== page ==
Hi John.

I see how this could be confusing without the context of the full presentation. The connection I was making was that we need ignited imaginations in order to find new language and fresh ways to talk about God and faith. One of the best ways to exercise the "muscle of imagination" is through creative play. This logic was based on a few Einstein quotes:

- "Imagination is more important than knowledge…"
- "We can't solve problems by using the same kind of thinking we used when we created them."
- "To raise new questions, new possibilities, to regard old problems from a new angle, requires creative imagination…
- "To stimulate creativity, one must develop the childlike inclination for play."

I hope this helps.

Thanks for your response to my questions. The Einstein quotations explain part of what I was puzzled about, but I was hoping for an example or two to illustrate the use of “childlike play and imagination” in “finding or creating innovative ways of talking about God and spirituality.” Since the article refers to this as a “chief” way of finding creative ways to speak about God and spirituality, I continue to wonder about it. How have you found this way of igniting imagination to be useful in your own work? I am also wondering whether there are any biblical examples of this being practiced. Was Jesus’ approach in using parables an innovative way to speak about God and spirituality in his time? Was Walter Brueggemann’s book, “Finally Comes the Poet,” an example of what you were getting at? Was the creation narrative modelled on the Babylonian creation myth an example of how you understand creativity in speaking about God and spirituality?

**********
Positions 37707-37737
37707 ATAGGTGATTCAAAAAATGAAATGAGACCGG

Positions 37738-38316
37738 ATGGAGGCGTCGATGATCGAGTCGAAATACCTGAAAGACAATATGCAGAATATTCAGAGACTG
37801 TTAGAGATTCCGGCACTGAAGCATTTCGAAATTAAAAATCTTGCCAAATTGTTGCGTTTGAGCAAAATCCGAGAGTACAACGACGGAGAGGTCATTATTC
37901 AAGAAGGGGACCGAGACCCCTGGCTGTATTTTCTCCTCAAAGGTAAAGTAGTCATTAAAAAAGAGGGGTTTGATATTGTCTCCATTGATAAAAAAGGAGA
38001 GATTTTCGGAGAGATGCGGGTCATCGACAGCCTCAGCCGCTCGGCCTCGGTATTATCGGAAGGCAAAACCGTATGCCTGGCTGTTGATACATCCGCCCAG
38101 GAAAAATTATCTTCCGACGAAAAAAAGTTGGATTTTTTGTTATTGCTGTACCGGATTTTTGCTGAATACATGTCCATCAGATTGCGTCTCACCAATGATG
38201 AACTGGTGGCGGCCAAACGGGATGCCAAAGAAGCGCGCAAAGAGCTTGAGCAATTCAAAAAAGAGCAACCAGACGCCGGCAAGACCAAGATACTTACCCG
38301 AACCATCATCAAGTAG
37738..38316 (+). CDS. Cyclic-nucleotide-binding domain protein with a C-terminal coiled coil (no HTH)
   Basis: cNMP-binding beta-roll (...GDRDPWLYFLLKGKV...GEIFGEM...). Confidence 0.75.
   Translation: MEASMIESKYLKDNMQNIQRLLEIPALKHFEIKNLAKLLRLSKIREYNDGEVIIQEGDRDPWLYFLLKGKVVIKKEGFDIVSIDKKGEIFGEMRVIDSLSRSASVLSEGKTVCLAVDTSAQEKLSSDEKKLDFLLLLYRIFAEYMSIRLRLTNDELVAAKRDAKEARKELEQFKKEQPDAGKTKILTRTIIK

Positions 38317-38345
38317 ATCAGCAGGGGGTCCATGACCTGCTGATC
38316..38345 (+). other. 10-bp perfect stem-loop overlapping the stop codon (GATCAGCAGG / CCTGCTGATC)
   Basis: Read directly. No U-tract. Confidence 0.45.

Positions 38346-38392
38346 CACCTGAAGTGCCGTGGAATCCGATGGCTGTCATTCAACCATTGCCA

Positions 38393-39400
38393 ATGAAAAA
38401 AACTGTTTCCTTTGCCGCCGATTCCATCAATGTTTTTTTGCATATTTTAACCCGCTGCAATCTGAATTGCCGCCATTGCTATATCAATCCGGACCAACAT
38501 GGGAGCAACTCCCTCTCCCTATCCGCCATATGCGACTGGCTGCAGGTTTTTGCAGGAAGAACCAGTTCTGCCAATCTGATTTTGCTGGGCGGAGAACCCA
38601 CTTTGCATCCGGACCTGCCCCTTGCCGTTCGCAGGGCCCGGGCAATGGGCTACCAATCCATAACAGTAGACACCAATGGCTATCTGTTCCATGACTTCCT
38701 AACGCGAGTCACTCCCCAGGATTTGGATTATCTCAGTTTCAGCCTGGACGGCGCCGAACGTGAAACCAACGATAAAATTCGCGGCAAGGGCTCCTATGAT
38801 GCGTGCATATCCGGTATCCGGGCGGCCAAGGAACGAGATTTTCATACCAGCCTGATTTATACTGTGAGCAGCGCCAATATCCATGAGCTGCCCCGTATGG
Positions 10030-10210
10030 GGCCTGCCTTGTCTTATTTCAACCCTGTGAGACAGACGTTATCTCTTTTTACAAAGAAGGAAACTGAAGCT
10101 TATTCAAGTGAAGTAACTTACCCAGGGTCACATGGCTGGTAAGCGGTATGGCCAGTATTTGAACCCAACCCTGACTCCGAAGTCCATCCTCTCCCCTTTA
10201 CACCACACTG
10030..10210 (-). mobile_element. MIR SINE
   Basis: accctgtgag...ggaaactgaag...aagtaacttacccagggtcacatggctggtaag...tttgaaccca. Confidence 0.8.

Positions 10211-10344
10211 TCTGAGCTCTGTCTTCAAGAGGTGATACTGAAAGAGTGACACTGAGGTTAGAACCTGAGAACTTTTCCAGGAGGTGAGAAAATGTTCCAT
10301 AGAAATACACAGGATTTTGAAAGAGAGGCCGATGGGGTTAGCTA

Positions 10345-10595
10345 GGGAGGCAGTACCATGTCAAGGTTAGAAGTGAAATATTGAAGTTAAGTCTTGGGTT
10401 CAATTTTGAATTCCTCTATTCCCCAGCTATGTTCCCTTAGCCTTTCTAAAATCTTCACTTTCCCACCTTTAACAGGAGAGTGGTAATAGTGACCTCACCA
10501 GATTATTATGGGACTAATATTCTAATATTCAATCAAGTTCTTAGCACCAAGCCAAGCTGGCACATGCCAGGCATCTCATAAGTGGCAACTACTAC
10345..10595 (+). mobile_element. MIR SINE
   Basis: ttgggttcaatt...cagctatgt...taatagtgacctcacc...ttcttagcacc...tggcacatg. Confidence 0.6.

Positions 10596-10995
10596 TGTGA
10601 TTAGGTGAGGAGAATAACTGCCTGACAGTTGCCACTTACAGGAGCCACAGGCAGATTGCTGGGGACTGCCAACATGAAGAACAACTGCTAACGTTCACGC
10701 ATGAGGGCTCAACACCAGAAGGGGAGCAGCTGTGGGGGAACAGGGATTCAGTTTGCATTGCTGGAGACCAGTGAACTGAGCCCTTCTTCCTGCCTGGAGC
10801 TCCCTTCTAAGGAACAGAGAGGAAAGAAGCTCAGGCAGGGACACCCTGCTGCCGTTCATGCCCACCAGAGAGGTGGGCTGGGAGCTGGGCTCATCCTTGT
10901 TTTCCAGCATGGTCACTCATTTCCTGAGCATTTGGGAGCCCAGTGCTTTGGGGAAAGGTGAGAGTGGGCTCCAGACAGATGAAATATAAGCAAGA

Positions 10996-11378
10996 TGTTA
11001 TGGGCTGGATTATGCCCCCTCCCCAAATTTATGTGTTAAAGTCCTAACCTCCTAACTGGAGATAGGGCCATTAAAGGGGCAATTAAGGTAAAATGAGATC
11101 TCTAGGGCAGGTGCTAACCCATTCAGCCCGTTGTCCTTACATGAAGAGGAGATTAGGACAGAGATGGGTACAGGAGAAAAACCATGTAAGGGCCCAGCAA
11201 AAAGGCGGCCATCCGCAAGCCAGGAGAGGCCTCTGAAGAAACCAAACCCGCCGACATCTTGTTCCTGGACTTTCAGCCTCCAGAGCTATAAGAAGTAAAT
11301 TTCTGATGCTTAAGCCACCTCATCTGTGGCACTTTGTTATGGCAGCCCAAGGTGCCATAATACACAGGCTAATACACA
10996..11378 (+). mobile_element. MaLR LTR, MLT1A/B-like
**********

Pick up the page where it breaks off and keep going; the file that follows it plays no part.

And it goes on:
I am mystified by the use of Einstein's quote, "Imagination is more important than knowledge…" as a concept to be entertained within a Christian church. Let’s think about it—is imagination really more important than knowledge?

Better still, let’s search the scriptures and see what God says about this. I, for one, couldn't find anything positive that God has to say regarding the imaginations of mankind. Yet, knowledge of truth is highly esteemed in His Word.

So, whom should we look to for wisdom and guidance regarding talking about God and faith? Einstein, a self-described agnostic? Or God, the source of all wisdom and truth?